“First of all, if an employee is being terminated, make sure he knows that he’ll be able to collect unemployment because he’s not being terminated as a result of any wrongdoing,” he continues. “And if you need him to stick around, perhaps to keep billing and collecting up to the end (or even a bit beyond), offer him a bonus for staying. This might be a month or even two months or more of extra pay. Sometimes you need to throw some money at it to make it work; otherwise you’ll have to try to hire someone to fill in for two months, which is hard to do.”

Another issue is managing your patients as you approach retirement. If you want your patients to continue coming to the practice after you depart, you need to give careful thought to what you say to them about your departure. Ms. Wohl notes that in her multi-doctor practice retiring doctors are coached about this. “It makes a difference when you verbally pass the patient on to a real doctor with a name, instead of just telling patients that you’ll be retiring in a year and asking them to call and be scheduled with someone else,” she says. “We coach the doctor to say something like: ‘When you come back, I’d like you to see Dr. Jones; she’s been a great colleague of mine for many years, and I think you’ll really like her.’ He can even introduce Dr. Jones if she happens to be nearby.”

You should also coach your staff about how to handle making appointments, taking telephone calls and answering questions about your retirement. “You want to be sure your staff also says the right things,” Ms. Wohl advises. “It’s very easy for a patient to decide to try a practice that’s closer to her home if the doctor she likes is leaving. We try to keep patients attached to the practice by making them feel wanted and doing a personal handoff. Your staff should be coached to say something that indicates you’re hoping the patient will see your colleague, whom you trust and respect and with whom you believe the patient will be very comfortable. It should be a nurturing, personalized handoff.”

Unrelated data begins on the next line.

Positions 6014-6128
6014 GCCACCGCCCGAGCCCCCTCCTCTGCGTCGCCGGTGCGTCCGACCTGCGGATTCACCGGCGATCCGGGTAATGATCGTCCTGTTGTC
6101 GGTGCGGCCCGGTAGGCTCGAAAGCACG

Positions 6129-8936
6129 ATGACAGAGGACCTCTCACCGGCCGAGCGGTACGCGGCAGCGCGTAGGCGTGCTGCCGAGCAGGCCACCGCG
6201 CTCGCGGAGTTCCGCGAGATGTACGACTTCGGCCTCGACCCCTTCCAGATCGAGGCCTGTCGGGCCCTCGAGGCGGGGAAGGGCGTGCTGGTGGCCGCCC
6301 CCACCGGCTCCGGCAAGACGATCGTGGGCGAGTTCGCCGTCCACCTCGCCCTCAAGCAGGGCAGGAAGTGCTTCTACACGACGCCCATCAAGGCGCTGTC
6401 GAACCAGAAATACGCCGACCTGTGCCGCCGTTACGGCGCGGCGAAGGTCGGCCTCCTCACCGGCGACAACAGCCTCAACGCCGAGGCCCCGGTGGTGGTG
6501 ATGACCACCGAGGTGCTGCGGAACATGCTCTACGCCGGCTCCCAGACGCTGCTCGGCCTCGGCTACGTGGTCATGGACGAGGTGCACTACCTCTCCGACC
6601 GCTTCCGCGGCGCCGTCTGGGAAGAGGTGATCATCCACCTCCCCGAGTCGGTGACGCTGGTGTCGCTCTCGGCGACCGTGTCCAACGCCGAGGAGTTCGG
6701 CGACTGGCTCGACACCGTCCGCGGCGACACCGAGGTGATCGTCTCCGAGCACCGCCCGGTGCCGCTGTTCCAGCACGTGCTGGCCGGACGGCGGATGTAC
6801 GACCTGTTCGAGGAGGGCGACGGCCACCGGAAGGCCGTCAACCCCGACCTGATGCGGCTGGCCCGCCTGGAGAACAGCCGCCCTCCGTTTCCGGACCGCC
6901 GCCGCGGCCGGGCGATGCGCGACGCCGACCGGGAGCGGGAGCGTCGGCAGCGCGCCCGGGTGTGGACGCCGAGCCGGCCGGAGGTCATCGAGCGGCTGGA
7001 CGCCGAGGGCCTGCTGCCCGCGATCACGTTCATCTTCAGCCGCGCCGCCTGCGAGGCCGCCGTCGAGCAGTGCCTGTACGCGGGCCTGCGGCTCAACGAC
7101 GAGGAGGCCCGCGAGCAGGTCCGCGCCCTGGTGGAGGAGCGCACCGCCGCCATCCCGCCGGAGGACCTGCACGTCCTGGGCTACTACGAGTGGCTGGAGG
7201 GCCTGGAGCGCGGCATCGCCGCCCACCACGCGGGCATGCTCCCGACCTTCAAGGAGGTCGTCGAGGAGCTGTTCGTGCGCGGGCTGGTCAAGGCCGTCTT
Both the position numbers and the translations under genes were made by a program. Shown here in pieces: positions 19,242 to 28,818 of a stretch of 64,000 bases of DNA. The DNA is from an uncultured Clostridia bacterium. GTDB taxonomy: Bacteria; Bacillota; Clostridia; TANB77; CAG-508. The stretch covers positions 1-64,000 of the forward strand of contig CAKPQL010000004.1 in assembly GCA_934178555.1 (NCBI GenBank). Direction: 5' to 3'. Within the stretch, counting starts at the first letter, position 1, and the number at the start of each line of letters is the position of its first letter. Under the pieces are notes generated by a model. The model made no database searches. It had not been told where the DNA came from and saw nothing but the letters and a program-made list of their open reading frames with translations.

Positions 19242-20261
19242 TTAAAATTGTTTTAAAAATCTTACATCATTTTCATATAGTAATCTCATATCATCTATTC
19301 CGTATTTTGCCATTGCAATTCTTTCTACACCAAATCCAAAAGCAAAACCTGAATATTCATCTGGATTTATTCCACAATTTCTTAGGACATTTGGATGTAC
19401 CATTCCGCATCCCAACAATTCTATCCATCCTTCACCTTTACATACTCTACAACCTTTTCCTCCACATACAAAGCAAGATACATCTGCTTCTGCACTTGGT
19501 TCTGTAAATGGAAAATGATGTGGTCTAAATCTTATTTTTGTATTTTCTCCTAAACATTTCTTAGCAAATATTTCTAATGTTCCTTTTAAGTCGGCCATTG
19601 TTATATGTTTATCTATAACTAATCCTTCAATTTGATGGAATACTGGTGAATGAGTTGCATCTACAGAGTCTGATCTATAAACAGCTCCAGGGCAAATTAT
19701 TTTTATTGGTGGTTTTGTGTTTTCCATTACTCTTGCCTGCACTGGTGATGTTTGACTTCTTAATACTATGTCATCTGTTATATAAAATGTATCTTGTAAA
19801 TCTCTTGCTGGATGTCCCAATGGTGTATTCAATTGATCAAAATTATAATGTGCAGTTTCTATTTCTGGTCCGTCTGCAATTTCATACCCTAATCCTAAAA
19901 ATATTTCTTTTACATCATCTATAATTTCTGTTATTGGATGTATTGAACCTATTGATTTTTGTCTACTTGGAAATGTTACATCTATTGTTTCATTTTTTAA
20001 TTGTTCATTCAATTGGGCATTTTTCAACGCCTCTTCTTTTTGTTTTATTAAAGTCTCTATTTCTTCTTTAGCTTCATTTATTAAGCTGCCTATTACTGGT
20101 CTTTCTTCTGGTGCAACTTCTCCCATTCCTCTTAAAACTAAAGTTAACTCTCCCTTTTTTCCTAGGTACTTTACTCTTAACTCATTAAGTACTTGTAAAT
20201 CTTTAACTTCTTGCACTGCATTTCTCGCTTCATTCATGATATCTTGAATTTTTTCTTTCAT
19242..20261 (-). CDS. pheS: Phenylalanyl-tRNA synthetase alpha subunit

Finally, if you’re closing a solo practice, get someone else to take your patient records. “Most states require you to keep your records for a number of years,” notes Mr. Kropiewnicki. “In a group practice, that’s already taken care of. If you’re solo, where are you going to keep them? Your basement or attic? It’s better if you can find somebody that’s willing to take them. You can tell your patients that the other doctor now has their records, which they can get from him if they don’t choose to see him.”

A Great Transition

Clearly, retiring from practice deserves careful thought and planning. Most people only get one chance to do it right, so finding and taking good advice is worthwhile. “If you follow guidelines like those we’ve been discussing, you’re much more likely to be able to transition on your terms, in a way you can be proud of, and in a way that will help ensure that the legacy you’ve created through your career will continue,” says Mr. Maller.

Having the right attitude is also key. “Retirement should be seen as a new section of your life, not just some kind of endgame,” says Dr. Piso. “Retirement can be seen as an empowering opportunity to bring in the return on investment generated by a successful career. It should be a prospect that you get excited about, and one that is envisioned as another rewarding part of your life, not a sign that your life is over. It should be an opportunity to do things you’ve always wanted to do. Then someday when you die you won’t do so with a sense of regret for things not done, but a sense of contentment about a life well-lived.”  REVIEW